A chance encounter almost 16 years ago led a Green Bay teen to cross paths with two men in Abrams, and the end result was murder. That’s what special prosecutor Vincent Biskupic told an Oconto County jury Wednesday in the intentional homicide trial of Peter Hanson, 52, of Oconto Falls.

In his opening statement, Biskupic said 19-year-old Chad McLean's death “can only be described as senseless,” claiming Hanson shot McLean in the head with a .22-caliber gun Hanson modified and showed off to neighbors before Feb. 22, 1998, when McLean was last seen alive.

Wed
04
Dec

Homicide trial begins for Oconto Falls man


Times Herald Photo by Joan Koehne

Peter Hanson, followed by his attorney, Jeffrey Jazgar, enters an Oconto County courtroom Nov. 27 for a motions hearing. Opening arguments were scheduled to be presented Wednesday in the case against Hanson, accused of the homicide of Chad McLean 15 years ago.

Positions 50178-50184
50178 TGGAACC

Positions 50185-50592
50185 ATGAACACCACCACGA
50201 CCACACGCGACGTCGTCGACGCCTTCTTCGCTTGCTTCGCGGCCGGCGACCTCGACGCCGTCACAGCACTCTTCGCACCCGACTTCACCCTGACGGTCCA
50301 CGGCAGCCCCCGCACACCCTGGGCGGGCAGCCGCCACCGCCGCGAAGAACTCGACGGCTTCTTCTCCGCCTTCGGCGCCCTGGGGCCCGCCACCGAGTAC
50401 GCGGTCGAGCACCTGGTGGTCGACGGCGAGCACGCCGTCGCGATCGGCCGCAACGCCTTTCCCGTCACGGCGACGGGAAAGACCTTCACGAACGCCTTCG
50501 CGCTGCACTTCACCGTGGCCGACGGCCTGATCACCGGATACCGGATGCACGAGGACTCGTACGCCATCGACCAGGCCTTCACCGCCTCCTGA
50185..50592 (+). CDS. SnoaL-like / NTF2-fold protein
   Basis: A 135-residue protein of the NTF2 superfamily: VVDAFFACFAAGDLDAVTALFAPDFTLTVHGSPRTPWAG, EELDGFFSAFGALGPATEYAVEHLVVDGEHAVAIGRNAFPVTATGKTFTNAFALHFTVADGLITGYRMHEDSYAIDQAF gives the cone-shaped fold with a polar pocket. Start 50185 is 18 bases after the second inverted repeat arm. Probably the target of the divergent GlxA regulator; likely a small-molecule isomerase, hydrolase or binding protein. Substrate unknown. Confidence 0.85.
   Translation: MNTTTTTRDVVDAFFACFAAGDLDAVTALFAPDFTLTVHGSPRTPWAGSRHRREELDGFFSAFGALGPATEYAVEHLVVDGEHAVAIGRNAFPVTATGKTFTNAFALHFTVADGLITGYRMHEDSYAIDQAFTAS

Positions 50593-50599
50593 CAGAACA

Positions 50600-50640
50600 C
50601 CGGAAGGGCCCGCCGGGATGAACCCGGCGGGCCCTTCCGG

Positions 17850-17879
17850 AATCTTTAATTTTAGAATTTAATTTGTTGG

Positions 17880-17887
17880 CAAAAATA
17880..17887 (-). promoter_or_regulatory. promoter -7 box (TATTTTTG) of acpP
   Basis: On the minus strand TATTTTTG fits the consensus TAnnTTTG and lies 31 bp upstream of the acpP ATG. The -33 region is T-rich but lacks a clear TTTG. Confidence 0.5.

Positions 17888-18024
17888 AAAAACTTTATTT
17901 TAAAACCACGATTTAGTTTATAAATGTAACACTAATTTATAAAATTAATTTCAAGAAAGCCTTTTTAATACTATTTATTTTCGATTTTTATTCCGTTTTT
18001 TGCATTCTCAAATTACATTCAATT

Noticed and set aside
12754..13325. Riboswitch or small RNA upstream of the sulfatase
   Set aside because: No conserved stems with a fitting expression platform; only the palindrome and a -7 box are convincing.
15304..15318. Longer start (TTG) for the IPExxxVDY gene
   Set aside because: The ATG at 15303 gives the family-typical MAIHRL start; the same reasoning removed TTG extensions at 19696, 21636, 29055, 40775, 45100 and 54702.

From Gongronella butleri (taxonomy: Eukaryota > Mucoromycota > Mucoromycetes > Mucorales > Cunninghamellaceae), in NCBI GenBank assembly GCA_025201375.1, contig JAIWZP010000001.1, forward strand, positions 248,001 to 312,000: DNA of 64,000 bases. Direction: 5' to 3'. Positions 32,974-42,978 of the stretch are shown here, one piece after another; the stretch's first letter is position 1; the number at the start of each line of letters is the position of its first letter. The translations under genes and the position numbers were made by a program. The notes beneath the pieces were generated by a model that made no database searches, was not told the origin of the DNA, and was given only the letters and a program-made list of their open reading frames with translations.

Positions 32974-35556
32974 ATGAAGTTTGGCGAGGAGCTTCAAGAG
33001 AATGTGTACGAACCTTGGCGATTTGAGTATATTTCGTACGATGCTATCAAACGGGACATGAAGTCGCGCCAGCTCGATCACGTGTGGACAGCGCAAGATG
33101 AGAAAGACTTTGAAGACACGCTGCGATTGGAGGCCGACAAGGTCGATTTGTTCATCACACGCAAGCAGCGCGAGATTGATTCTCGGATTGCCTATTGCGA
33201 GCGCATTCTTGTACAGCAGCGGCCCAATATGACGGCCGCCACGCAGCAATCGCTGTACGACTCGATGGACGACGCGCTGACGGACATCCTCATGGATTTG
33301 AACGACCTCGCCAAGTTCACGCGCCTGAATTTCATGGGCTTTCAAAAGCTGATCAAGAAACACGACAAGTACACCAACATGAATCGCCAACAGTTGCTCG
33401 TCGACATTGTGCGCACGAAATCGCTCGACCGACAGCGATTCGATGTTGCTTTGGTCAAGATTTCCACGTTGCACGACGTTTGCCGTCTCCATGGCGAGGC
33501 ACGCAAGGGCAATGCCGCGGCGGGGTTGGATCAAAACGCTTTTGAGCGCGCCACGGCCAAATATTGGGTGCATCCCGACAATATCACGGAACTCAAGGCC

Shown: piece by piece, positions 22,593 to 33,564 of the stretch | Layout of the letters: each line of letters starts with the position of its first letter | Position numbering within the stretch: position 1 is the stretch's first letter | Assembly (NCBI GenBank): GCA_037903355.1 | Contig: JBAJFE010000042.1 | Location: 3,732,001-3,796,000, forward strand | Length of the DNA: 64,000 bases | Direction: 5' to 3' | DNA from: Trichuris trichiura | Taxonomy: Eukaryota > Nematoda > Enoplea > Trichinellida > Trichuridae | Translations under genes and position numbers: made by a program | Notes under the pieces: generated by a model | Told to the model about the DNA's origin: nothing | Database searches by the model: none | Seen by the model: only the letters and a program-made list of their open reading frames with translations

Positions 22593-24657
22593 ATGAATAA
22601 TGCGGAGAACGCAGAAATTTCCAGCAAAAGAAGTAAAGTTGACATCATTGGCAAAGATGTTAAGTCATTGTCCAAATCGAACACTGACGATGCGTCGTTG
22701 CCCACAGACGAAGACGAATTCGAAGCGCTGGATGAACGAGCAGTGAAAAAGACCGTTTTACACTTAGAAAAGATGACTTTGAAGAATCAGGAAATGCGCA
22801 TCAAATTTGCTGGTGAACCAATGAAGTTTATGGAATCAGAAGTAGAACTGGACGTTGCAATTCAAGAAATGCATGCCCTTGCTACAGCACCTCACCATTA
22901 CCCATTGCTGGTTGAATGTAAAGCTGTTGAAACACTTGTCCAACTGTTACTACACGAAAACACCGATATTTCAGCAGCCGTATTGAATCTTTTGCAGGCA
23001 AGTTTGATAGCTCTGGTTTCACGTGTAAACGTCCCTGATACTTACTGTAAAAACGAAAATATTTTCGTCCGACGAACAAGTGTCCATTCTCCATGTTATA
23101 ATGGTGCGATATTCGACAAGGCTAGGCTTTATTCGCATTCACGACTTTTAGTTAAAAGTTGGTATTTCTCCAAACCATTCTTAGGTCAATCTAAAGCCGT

A 12-person jury will decide if an Oconto Falls man, after a night of drinking, shot and killed a Green Bay teenager 15 years ago.

Peter J. Hanson, 52, of Oconto Falls, faces one count of intentional homicide — party to the crime, for the death of Chad McLean, 19, who died of multiple gunshot wounds to the head. McLean’s body was found on March 22, 1998, in the Pensaukee River in Abrams, one month after he was reported missing.

The charge of party to homicide means the individual either committed the crime or assisted someone else.

Special prosecutor Vince Biskupic, after Hanson’s initial appearance in April, said prosecuting a 15-year-old case has both challenges and advantages.

“Memories fade and you have to make sure you have witnesses who have their memories properly refreshed, but sometimes time yields better evidence and people feel more comfortable coming forward,” he said.

Wed
04
Dec

Gillett adopts 2014 tax levy with 4-2 vote